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Ecological factors of attraction and causal explanation in cultural attractor theory

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Cultural Attractor Theory (CAT) employs what they call ‘factors of attraction’ to explain the distribution and form of cultural variants. CAT theorists differentiate ecological from psychological factors of attraction, yet vary in their commitment as to whether psychological factors of attraction should occupy a privileged explanatory role. Here I argue that CAT should, in fact, privilege the psychological. CAT explanations appeal to a distinctive causal-explanatory relationship called biasing. This characterises the fine-grained way in which factors of attraction influence the acquisition and expression of cultural variants. After identifying and clarifying biasing, I argue that psychological factors of attraction enter into such relationships. By contrast, ecological factors of attraction do not. While these latter factors are not causally irrelevant to explaining the distribution and form of cultural variants, they exert coarse-grained ‘switch-like’ effects—constraining the evolvability of culture.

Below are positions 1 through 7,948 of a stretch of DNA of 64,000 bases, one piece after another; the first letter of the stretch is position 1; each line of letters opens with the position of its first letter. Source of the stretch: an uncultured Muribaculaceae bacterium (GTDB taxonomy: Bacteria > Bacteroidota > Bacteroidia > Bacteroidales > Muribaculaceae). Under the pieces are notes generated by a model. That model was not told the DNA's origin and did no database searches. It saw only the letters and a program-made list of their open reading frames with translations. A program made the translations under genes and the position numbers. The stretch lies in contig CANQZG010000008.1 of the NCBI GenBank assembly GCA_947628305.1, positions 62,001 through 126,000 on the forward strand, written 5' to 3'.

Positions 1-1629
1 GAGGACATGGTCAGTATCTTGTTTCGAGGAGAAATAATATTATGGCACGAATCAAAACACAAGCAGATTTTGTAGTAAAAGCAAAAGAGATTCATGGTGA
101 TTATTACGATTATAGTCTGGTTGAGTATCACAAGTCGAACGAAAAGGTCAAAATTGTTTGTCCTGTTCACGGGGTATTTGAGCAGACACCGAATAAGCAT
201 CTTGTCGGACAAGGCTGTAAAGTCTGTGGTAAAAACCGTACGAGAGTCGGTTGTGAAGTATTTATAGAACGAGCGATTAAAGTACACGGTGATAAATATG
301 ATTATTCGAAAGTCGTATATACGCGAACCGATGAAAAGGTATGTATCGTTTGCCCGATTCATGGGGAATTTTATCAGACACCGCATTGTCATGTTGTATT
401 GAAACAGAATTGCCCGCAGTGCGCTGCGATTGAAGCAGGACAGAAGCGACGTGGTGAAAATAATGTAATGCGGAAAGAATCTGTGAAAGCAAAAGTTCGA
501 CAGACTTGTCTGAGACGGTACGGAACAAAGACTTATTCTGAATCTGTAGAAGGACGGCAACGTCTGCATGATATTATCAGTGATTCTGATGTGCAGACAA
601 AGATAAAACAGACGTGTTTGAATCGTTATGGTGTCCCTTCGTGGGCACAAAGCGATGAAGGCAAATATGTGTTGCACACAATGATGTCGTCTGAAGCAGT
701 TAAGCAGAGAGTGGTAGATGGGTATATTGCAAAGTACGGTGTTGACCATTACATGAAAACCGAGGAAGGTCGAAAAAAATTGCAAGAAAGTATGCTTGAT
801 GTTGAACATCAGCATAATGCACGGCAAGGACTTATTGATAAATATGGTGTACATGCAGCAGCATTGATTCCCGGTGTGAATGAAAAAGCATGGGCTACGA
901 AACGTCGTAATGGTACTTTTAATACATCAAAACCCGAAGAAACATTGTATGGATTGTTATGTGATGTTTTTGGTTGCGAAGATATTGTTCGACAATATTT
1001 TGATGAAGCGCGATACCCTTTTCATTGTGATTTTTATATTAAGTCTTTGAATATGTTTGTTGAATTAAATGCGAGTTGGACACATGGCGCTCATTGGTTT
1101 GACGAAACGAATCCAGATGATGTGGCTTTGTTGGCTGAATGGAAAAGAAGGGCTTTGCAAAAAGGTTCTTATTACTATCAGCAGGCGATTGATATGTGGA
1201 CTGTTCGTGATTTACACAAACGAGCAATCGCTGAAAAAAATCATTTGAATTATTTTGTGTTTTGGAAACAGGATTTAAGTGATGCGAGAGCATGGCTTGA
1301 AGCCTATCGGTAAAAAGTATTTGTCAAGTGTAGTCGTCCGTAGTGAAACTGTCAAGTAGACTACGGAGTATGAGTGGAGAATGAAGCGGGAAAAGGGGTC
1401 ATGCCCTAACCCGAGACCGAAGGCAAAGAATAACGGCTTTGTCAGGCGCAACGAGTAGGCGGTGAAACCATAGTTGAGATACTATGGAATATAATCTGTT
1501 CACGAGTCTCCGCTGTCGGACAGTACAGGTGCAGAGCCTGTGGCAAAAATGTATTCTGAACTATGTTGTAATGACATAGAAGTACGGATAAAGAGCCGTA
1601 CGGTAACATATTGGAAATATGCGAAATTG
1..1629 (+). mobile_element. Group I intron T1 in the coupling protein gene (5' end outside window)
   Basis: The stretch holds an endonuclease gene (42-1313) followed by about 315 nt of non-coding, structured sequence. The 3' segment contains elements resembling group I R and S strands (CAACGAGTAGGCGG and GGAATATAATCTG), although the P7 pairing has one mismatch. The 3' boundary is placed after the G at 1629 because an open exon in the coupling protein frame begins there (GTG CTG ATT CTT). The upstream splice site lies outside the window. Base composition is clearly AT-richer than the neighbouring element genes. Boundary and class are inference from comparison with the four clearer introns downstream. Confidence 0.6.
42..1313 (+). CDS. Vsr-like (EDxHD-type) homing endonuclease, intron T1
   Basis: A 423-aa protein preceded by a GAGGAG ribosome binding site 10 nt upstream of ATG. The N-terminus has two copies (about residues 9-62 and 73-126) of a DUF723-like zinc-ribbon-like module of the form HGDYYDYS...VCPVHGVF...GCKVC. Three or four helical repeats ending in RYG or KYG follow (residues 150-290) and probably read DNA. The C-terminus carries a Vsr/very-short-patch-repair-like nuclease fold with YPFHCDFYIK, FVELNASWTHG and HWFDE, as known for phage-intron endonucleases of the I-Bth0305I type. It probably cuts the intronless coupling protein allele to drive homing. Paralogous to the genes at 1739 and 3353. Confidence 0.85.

This talk is part of the CamPoS (Cambridge Philosophy of Science) seminar series.

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